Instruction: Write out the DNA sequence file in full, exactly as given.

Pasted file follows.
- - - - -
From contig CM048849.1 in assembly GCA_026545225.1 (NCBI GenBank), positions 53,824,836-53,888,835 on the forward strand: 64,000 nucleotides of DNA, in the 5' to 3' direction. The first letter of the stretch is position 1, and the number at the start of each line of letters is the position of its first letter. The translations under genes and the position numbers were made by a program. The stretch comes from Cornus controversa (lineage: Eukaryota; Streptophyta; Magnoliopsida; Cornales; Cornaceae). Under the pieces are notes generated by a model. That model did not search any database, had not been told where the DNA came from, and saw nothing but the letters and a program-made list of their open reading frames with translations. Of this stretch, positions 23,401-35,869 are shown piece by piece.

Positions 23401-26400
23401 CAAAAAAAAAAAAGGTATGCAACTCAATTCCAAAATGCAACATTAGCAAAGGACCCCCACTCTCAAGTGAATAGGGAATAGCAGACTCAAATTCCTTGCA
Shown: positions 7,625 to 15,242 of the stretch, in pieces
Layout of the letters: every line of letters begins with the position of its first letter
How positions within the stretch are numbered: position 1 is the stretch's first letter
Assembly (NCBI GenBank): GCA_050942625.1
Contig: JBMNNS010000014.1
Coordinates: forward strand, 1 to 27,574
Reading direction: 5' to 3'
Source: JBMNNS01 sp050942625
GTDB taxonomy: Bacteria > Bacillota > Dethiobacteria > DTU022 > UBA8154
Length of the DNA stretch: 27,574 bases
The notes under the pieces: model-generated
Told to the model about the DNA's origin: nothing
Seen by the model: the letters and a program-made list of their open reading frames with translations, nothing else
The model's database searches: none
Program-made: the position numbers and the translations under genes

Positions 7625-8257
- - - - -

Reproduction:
From contig CM048849.1 in assembly GCA_026545225.1 (NCBI GenBank), positions 53,824,836-53,888,835 on the forward strand: 64,000 nucleotides of DNA, in the 5' to 3' direction. The first letter of the stretch is position 1, and the number at the start of each line of letters is the position of its first letter. The translations under genes and the position numbers were made by a program. The stretch comes from Cornus controversa (lineage: Eukaryota; Streptophyta; Magnoliopsida; Cornales; Cornaceae). Under the pieces are notes generated by a model. That model did not search any database, had not been told where the DNA came from, and saw nothing but the letters and a program-made list of their open reading frames with translations. Of this stretch, positions 23,401-35,869 are shown piece by piece.

Positions 23401-26400
23401 CAAAAAAAAAAAAGGTATGCAACTCAATTCCAAAATGCAACATTAGCAAAGGACCCCCACTCTCAAGTGAATAGGGAATAGCAGACTCAAATTCCTTGCA
Shown: positions 7,625 to 15,242 of the stretch, in pieces
Layout of the letters: every line of letters begins with the position of its first letter
How positions within the stretch are numbered: position 1 is the stretch's first letter
Assembly (NCBI GenBank): GCA_050942625.1
Contig: JBMNNS010000014.1
Coordinates: forward strand, 1 to 27,574
Reading direction: 5' to 3'
Source: JBMNNS01 sp050942625
GTDB taxonomy: Bacteria > Bacillota > Dethiobacteria > DTU022 > UBA8154
Length of the DNA stretch: 27,574 bases
The notes under the pieces: model-generated
Told to the model about the DNA's origin: nothing
Seen by the model: the letters and a program-made list of their open reading frames with translations, nothing else
The model's database searches: none
Program-made: the position numbers and the translations under genes

Positions 7625-8257